The UK government has a lot going on right now. From reports of cocaine traces in the toilets at Parliament, to a not-so-fictional COVID-19 Christmas party at 10 Downing Street, it is safe to say things aren’t looking great for Boris Johnson.
Given all these distractions, you would be forgiven for having missed that the government announced this week a new ten-year drug plan which it said would “level up” the country by cracking down on the illegal drug trade.
The £3 billion investment plan will see national and local governments working together to break up drug supply chains, provide treatment for those struggling with addiction and to bring about a “generational shift” in the demand for drugs.
When it comes to repeat drug offenders, the government says “nothing is off the table”, which is why next year they will consider introducing harsher punishments such as curfews or even removing a person’s passport or driving license.
Another proposal involves allowing the police to contact people if their number is found in a drug dealer’s phone, which the government says will force drug users “to face up to their behaviour” by making them known to law enforcement.
But are any of these policy recommendations workable, and how much do casual users need to worry if they’re partial to the odd line or two on a Friday night? We asked international human rights lawyer Mark Stephens CBE to clear up some misconceptions around the new proposals and whether he believes they will be effective at tackling the illegal drug trade.
VICE: Can the government legally seize your passport if you get caught doing drugs?
Mark Stephens CBE: They could try to make it legislation. The problem, I think, is that this proposal falls foul of the Double Punishment rule. If you have been convicted of a drugs offence, you will be sentenced by the criminal courts. That is where you get your punishment, whether fine, imprisonment, community service or whatever it is. But if someone then seizes your passport or takes your driving license away, that’s a secondary punishment that I think amounts to double punishment and would therefore susceptible to challenge. When passing legislation of this kind, the minister has to sign a certificate to say it is compliant with human rights law. And it’s not, because you are not allowed to double punish.
So you don’t think there would be any way the government could make this into legislation?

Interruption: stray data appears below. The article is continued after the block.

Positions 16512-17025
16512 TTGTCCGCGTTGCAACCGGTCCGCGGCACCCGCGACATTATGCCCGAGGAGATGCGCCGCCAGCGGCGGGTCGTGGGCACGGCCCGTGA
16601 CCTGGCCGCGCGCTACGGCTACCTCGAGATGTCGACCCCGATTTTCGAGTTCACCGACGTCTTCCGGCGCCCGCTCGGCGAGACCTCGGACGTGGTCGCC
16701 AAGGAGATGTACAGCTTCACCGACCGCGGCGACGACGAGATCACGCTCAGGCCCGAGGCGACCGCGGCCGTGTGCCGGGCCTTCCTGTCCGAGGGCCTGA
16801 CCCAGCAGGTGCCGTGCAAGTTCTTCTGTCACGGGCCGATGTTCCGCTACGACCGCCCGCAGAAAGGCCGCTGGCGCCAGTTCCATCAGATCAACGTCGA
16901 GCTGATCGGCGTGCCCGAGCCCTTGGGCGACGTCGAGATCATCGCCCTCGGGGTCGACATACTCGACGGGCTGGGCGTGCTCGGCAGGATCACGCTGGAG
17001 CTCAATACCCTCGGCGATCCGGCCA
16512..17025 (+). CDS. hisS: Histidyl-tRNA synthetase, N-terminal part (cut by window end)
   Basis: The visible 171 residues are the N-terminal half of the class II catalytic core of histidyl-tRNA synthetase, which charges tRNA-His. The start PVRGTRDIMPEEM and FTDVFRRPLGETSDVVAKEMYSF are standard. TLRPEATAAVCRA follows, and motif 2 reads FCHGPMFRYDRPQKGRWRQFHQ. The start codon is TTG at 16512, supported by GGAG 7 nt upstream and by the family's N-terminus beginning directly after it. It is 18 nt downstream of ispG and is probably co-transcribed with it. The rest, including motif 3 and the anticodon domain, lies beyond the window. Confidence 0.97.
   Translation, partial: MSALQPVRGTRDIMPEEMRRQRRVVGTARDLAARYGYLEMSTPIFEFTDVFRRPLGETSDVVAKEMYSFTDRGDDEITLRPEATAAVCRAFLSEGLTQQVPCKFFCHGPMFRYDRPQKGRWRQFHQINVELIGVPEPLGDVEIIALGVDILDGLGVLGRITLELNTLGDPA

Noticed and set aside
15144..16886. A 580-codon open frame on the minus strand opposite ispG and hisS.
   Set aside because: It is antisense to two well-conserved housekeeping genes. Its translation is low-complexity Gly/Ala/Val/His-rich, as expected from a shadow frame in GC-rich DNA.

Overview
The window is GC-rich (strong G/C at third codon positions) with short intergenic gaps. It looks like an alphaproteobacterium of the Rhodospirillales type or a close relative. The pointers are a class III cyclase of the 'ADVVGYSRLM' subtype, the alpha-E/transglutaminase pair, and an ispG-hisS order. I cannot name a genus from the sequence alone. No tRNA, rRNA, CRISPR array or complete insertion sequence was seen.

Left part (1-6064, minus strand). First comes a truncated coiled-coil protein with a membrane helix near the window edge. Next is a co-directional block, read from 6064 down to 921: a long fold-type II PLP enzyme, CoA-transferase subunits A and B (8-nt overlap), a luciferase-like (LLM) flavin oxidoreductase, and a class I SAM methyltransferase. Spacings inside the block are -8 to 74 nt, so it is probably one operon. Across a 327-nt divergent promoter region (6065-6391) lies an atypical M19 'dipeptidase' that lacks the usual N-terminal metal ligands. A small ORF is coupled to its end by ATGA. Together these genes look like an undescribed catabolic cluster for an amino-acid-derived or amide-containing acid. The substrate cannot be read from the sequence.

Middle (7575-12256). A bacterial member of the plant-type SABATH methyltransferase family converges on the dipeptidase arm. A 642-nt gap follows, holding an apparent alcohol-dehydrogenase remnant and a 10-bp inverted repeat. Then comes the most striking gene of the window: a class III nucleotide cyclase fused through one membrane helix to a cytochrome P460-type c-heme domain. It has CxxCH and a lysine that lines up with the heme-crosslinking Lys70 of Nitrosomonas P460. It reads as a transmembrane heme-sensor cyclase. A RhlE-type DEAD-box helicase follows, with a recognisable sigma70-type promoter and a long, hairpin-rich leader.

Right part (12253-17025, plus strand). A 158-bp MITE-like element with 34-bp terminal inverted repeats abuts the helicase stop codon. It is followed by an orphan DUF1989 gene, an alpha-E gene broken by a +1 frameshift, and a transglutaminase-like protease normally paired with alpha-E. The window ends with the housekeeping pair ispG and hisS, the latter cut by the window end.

Not lawfully, no.
And if your passport was seized, would that mean you would lose your citizenship?
No. Your passport would be suspended so you couldn’t use it, but you wouldn’t lose your citizenship. A passport is a document by which you are permitted to travel from one country to another. Very often in totalitarian regimes like China, people’s passports get taken away but that doesn’t mean they are no longer citizens; it just means they are precluded from travel. The idea is to preclude you from moving around, internationally and domestically, or to make it more difficult. I think you should just look at the totalitarian regimes where they do that kind of thing and draw your own conclusions.
Would it be legal for the police to text someone from a number they got from a drug dealer’s phone?
Texting customers? Yeah, that’s legal. It’s part of law enforcement. The police already have access to the numbers on a database. I think there will be an upswing in burner phones but the police can also geo-locate the burner phones. It’s not clear yet from the proposals whether it is intended merely as a disincentive or whether they are going to pursue users as well as dealers.
We already have a policy against small amounts of drugs not being the subject of criminal offences. Small amounts for personal use are usually not brought to court. Personal use means a non-commercial use, so you might have bought a month's supply or you might have bought enough for one reefer or something like that. There is a distinction drawn in legislation and policy at the moment on the difference between dealers and pushers and users on the other side.
What about the plan to introduce curfews for repeat offenders?
That would be part of a sentence, so they could add that. Curfews are possible, but again they are foolish because it sort of assumes you can’t use drugs during the day. The only purpose of restricting your right to freedom is if it’s got some pressing social need, but if you’re not going to be imprisoned, what’s the pressing social need for you to be effectively locked up at home on night arrest? I think they are more likely to go down the road of making drug tests a standard thing.
Do you think these proposals will be effective for deterring drug use?
I think the proposals are ill-thought out and essentially political games-playing. Obviously, the money for reform and helping people get off drugs is very welcome. But I am not sure that these additional points are intended to be anything more than headline grabbing. They may have some chilling effect, but I don’t know that they need any more powers to achieve what they already have done. You can already take the phone of a dealer and routinely police or analyse it. It is invariably part of the process, so why do we need to have this new law when it is already something that can be done?
Given the recent allegations surrounding drug use in Parliament, who will these proposals actually affect?
The question is, who is it that’s going to be the focus of this? Is it going to be the toilets of 10 Downing Street or Parliament or your local hedge fund organisation or is it going to be people who are shoplifting to feed a habit? That is the sort of question you are going to have to ask yourself and how it will impact on them. This is designed, I think, to cause concern to recreational users, but I am not sure that’s exactly what they are going to achieve.